The black crystals at the top centre are a reference to the "object" used on the cover of Presence.

The mountain at the very top of the image represents Kashmir.


Youth Biography

From the Big Life website

Bassist in Killing Joke, Youth has been interested in the power and possibilities of hypnotic rhythms since the late 70's. His obsession with bass-driven funk, the mind-tweaking trickery of dub reggae (the keystones underlying Killing Joke's hugely influential sound), the elevatory energy of American dance music and relentless tribal beats came together when he formed the abortive funk/pop combo Brilliant in 1982 (with Jimmy Cauty, former Hobbit-style illustrator, who subsequently went on to hitch up with Bill Drummond in the JAMMs and later the KLF). However, this obsession is more closely realised on the many releases of his (and former Killing Joke roadie Alex Patterson's) dub/experimental label Wau Mr Modo!, which was the precursor of not only Butterfly, but also helped launch Patterson's Pink Floyd-esque super chill out band, The Orb. As an idea of the label's style, check out 'King Of Kings Parts I & II' and 'Give Thanks & Praise' by Sound Irritation (featuring Tena Stelin) and '2000 Style' by Zulu Warriors & Naph-Tali.

At the same time, Youth embraced Acid House and the free party scene as they emerged to provide the communal outlet for which many had been searching since the days of squat parties of the late '70s. But the seeds of Dragonfly were sown when Youth went to Goa a few years ago.

When Youth went to Goa, he found a scene in full bloom. The carnival atmosphere, the parties on the beach and the idyllic surroundings had long attracted party people from all over the world. DJ's would set up and play for hours, merging hard Euro tracks with the surrounding ambience of didgeridoos, drums and nature's own music. New multicoloured hybrids Trance began to emerge when participants returned to the studios. Throbbing, trippy, mesmerising and charged with an almost religious fervour. All night music which could sometimes seem like massive primeval jackhammer surging from the Earth's core itself. In short full on Goan Trance.

Dragonfly's attitude is that "Trance music is exploding into all walks of music. It has been since man could first whack a drum. It's about feeling, euphoria and spontaneous levitation of the sense through repetition and organic sounds. Now, having mated with the sleek machines of techno, it's about the future too."

With its combination of roller coaster beats and vaguely hummable tunes (check out 'Dark Magus' by Hallucinogen for hummability), Trance is the underground sound best placed to move into the mainstream over the next few months, a situation which is made abundantly clear by the success of clubs like Otherworld, Return To The Source's recent sell-out night at the Brixton Academy and Paul Oakenfold's Perfecto label's interest in all things Trancey. And with compilations on the shelves from TIP, Return To The Source and Dragonfly themselves (among others), it's a scene that's poised to move far beyond its traditional UK boundaries of London, Oxford and the South-East.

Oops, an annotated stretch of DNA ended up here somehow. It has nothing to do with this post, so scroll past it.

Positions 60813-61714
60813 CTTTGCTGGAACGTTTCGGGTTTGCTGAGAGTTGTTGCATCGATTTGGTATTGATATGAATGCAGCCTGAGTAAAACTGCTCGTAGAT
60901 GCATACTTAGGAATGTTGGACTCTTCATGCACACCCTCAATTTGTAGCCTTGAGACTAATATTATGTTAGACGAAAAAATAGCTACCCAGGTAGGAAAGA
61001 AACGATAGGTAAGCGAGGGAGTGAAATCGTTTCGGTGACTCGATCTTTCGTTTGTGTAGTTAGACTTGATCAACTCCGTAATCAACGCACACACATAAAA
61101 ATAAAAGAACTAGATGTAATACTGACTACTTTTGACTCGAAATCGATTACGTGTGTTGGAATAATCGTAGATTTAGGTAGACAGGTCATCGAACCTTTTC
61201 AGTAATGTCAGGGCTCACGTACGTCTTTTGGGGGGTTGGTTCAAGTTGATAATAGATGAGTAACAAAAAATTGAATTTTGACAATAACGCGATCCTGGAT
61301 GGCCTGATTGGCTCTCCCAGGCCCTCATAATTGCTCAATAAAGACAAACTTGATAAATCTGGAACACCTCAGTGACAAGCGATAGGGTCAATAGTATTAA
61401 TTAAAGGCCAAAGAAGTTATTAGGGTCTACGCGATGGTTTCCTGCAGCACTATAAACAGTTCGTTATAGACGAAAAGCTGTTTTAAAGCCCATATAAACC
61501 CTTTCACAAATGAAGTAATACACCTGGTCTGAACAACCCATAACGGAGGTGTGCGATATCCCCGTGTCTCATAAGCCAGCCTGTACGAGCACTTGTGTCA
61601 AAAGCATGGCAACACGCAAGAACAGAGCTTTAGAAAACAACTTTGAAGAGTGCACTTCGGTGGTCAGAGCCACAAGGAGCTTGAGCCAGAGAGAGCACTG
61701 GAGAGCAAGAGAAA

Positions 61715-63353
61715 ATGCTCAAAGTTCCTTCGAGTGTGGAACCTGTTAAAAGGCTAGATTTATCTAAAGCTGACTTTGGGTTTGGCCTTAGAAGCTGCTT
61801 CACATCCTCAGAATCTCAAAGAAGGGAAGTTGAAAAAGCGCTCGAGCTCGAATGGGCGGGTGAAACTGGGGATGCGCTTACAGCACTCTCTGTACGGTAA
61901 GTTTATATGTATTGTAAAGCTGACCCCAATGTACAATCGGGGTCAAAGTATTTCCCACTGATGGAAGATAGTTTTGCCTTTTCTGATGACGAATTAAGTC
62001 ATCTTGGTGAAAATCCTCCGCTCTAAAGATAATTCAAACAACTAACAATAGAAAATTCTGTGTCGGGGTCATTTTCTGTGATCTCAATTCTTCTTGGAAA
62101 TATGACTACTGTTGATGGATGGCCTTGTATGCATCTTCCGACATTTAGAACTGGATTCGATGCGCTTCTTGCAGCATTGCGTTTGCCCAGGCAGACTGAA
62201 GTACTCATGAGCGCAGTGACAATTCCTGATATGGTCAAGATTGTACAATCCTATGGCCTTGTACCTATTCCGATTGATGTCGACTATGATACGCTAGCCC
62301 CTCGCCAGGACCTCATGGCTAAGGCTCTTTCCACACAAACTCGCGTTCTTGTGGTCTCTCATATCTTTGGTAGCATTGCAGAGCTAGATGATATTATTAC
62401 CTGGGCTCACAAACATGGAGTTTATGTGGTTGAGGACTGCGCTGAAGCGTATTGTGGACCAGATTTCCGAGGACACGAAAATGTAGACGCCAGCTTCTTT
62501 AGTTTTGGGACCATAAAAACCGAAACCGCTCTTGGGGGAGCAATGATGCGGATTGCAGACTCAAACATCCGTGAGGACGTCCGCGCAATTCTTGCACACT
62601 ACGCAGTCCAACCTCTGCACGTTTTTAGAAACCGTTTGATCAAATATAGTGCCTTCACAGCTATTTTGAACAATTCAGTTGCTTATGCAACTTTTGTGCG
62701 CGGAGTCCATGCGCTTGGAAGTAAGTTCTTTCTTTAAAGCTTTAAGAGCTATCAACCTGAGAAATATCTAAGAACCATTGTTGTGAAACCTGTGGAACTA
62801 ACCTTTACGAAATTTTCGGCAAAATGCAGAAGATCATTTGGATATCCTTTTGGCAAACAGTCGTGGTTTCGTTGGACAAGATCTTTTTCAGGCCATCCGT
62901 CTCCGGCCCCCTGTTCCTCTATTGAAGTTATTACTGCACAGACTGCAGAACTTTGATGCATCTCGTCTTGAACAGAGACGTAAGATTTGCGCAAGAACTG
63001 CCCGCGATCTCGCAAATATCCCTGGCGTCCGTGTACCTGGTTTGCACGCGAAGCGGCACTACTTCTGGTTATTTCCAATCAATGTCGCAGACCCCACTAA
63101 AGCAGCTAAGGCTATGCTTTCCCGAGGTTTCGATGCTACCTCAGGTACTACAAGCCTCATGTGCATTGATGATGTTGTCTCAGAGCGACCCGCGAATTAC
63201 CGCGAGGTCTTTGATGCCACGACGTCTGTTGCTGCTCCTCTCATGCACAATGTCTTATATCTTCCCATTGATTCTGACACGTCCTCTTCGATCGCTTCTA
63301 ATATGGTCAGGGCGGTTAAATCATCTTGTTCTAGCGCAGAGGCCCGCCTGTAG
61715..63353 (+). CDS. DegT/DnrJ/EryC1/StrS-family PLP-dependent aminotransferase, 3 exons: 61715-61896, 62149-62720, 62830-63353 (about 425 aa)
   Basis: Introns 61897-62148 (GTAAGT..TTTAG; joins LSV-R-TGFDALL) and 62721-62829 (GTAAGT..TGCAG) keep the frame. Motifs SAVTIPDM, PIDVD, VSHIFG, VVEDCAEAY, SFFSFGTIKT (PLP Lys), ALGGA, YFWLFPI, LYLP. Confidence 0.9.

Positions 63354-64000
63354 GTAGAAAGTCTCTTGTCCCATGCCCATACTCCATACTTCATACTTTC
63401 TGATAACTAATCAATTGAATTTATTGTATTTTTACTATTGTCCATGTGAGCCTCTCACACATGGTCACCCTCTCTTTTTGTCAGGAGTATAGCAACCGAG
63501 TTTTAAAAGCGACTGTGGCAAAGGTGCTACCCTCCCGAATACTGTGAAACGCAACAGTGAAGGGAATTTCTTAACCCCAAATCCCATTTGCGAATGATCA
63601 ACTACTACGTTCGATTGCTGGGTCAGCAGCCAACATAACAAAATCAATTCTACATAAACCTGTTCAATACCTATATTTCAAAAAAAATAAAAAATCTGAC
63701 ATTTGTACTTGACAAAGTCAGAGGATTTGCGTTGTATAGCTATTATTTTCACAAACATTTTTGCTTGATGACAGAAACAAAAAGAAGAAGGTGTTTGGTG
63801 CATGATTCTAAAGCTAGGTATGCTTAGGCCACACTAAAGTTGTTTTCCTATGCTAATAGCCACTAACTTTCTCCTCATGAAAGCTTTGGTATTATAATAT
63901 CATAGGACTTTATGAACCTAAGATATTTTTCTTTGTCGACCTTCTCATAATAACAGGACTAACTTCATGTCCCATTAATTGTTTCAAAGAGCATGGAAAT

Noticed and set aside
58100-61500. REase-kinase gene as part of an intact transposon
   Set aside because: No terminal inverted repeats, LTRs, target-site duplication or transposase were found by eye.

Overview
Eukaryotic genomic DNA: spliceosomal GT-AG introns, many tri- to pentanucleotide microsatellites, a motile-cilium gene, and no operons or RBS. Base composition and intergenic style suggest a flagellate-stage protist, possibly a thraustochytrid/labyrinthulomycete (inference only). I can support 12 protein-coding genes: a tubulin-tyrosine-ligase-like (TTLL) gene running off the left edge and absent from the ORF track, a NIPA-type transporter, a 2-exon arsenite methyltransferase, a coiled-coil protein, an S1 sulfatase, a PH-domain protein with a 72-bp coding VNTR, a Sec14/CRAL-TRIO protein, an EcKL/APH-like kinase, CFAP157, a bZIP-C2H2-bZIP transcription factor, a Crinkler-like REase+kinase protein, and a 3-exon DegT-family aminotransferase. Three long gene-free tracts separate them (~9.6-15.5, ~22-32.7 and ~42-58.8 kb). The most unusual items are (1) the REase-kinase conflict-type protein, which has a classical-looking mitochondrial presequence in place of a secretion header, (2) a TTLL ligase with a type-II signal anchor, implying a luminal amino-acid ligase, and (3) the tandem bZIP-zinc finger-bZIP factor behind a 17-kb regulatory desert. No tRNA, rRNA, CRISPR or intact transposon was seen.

As a label, Dragonfly shares many of its artists (Man With No Name, Hallucinogen, Prana etc) with its contemporaries, there seeming to be little difference between Man With No Name's work for say, TIP, Perfecto or Dragonfly (all quality stuff).

How Dragonfly see the future is a little unclear, certainly they intend to keep pushing out top quality Trance, not least from Dragonfly supremo Youth's latest project, a collaboration with former artist and biker rock-star Zodiac Mindwarp. Given their aim is that, "all Dragonfly releases are intended to be a full-on representation of global Trance talent, which would be equally at home rocking a UK club or elevating a Goan beach," it will be an interesting record to hear.

Here are some updates for the credits I put in the last issue for Youth and Jaz:

Youth

Producer, Songwriter, Remixer and Musician
Brit Award Producer Of The Year 1998
Nominee - Producer Of The Year BPI Awards 1991, 1992, 1994

The Verve - Urban Hymns - UK No. 1 album (tracks) Producer
No. 1 UK single "The Drugs Don't Work" Producer
No. 2 UK single "Bittersweet Symphony" Producer
No. 7 UK single "Lucky Man" Producer
"Sonnet" Producer
Beth Orton Best Bit (recent single) Producer
Seahorses You Can Talk To Me + B-sides Producer
Symposium Bury You Producer
     Paint The Stars Producer
Heather Nova three tracks for forthcoming album Producer
Kashmir: Symphonic Led Zeppelin Co-Producer
Mundy Jelly Legs (album) Producer

Jaz

Currently in pre-production of his own composition Pacifica - forthcoming album. Recently completed co-producing, composing and arranging "Kashmir: Symphonic Led Zeppelin" album played by the London Philharmonic Orchestra, which was released on Point Music/Phillips October 1997.

Kashmir: Symphonic Led Zeppelin Co-Prod/Composer